The Olympics – building culture one tweet at a time

Many years ago, while our staff forum at the BBC was in its heyday, someone commented that the forum had done more to build a “one BBC” culture than any of the corporate initiatives under the same name. It wasn’t mandated, it wasn’t managed, it wasn’t even particularly anticipated or planned. People did it themselves one conversation at a time, one post at a time.

In advance of the Olympics I had seen the games as the equivalent of those corporate initiatives – a jingoistic, over managed, orchestrated, corporately funded, modern equivalent of bread and circuses.


With the Olympics, as with our forum at the BBC, we are seeing people come together one tweet at a time, one Facebook update at a time, and building something really special. We have been learning as we go that social tools are capable of more than just updating the world as to what we had for breakfast. They are capable of helping us build and share culture. To rub shoulders virtually and to take collective ownership of how we see the world and what we do about it.

These social games have in fact proved to be a wonderful celebration of a culture of which I am actually very proud. A multicultural, tolerant, energetic Britain that I believe could teach the rest of the world a thing or two about how to build and sustain a civilised way of living together. Even some of the uncomfortable moments detailed in my previous post have been learned about, understood and reacted to collectively online.

The BBC has done a wonderful job of covering the games but at the same time we are shrugging off the need for the media or politicians to tell us what things mean, and are getting better at working it out for ourselves.

Even if I still don’t get the sport – this is really exciting!

8 thoughts on “The Olympics – building culture one tweet at a time

  1. Countries and communities ahve been 'uniting' behind the games for centuries. With that unity lasting sometimes as long as weeks after the closing ceremony. Do you really think that the addition of social media that 'this time things willl be different'? The Olympics is a global contribution to the practice of bread and circuses by which we are misdirected and defused….


  2. I agree that the impact and focus of the games will wane. I also nearly put in my post that this learning has been taking place before the games and will continue after. I do believe however that they are accelerating the learning and the way athletes are connecting with people online is definitely new and shifting the nature of celebrity culture which in turn will affect the ability of those in power to manipulate that culture.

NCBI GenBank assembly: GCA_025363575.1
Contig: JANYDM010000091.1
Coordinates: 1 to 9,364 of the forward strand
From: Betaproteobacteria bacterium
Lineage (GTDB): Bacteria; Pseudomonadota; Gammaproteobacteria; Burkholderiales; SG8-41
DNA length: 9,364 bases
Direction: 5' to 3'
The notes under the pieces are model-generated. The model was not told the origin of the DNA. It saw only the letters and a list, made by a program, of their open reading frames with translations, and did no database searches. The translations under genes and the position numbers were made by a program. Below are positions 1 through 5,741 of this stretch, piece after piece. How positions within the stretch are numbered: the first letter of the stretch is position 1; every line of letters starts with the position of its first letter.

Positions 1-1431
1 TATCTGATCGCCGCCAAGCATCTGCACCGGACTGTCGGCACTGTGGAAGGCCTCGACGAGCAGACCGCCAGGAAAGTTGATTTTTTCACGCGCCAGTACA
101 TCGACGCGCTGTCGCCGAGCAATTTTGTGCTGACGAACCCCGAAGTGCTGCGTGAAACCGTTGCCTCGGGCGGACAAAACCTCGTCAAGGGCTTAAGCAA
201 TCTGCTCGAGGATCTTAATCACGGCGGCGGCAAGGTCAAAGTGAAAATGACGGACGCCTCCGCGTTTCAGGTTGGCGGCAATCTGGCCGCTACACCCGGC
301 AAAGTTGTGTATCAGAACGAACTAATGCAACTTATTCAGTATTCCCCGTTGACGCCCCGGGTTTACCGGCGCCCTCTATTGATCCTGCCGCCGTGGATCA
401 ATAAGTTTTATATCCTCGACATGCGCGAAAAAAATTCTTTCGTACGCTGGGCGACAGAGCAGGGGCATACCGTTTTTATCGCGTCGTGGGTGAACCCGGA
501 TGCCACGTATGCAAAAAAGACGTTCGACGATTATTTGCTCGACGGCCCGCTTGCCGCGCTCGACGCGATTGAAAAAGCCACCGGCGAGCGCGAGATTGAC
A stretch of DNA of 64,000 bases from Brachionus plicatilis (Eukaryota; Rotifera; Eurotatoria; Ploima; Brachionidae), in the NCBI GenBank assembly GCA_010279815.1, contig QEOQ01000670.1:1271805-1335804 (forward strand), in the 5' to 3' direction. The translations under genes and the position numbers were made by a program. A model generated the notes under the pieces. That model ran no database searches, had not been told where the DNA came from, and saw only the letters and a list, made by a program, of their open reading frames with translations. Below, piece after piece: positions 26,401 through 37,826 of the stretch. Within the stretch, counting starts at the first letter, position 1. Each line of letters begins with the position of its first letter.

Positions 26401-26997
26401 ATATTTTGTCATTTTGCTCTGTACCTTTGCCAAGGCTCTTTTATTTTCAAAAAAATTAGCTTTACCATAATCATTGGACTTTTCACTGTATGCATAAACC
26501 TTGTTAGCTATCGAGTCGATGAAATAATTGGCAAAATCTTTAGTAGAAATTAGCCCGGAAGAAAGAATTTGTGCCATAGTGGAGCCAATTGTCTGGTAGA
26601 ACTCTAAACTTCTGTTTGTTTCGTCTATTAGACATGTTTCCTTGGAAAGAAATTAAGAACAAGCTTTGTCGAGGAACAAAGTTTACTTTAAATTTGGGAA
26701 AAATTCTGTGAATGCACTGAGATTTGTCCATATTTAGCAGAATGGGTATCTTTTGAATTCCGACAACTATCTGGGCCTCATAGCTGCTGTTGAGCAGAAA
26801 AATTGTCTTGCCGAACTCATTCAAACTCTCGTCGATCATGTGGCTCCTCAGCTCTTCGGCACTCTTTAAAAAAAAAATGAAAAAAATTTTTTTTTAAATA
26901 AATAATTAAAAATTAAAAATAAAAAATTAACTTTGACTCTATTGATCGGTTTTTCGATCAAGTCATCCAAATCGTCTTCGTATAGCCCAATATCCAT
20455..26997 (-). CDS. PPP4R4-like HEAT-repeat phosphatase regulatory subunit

3. I know you're not a sports fan, but the life of a supporter is usually one of tribes. It means social media can be a mixed bag of sharing euphoria and targeted sniping. The difference with the Olympics is that the tribes have gone. And it's brilliant. It's a shared experience and certainly the sense of community is massively enhanced through our social networks. Now, if only I could get that to happen in the day job!


  4. Hmm I think the BBC Olympics website is pants in the main. It is generally 12 to 24 hours out of date except for UK headlines and only chooses to cover the high sports like Athletics. An example of this is Dressage and Show Jumping pages were 24 hours out of date with no reporting that Charlotte Dujardin was in the No 1 position and the other Brits in a great position after the qualifiers. In fact as the news on their site was old it suggested the Germans were dominating. The Show Jumping site was April reports and did not even have the latest team in their report, reporting on Tim Stockdale who failed to make the team. On the other hand the London Olympics 2012 website is outstanding with even live reporting of the Show Jumping Qualifier on Saturday, giving the order and reporting live on their scores in an innovative way which I enjoyed. So thumbs down for the beeb in these two categories from me. I do not like the current running of the BBC compared to your time Euan, it has got very biased and reports what it wants without a balanced view. Sorry, but I disagree with your comments on the beeb!


  5. The post wasn't about the BBC Bob. I only included reference to the TV output as it has been very comprehensive and without it those without tickets would still not be able to take part in the cultural experience.For the record I never visit BBC Online and never have!


  6. Building culture is also building food culture. As ever, no need to decry food tweets they have greater utility than you can imagine!


  7. I was on a cross country flight in the US earlier this week and we had seat back TVs and I was watching Olympics for the first time this year. The common bond through that shared experience was really something. It went beyond just just rooting for the home team, although it was a good night for the US, but watching another person dare to not only do their best, but to break a world record. I've seen more cross-national hugs and celebration between atheletes, but also between the rest of us. I've seen this reaching out to share and celebrate the moment in person, but also online. There really is something special having a shared community space where we can all see and share the joy, frustration, and jubilation of us as a human race. A celebration beyond country flag and the usual "us versus them". We have a lot to understand and get right to keep us going on our tiny island home of earth. These Olympics along with the social knitting of our digital world wrapping network have give a vision of a unity and hope we can do this.Thanks for writing this Euan! It sparked something that I have been seeing and wanting to validate with others and get share as well.


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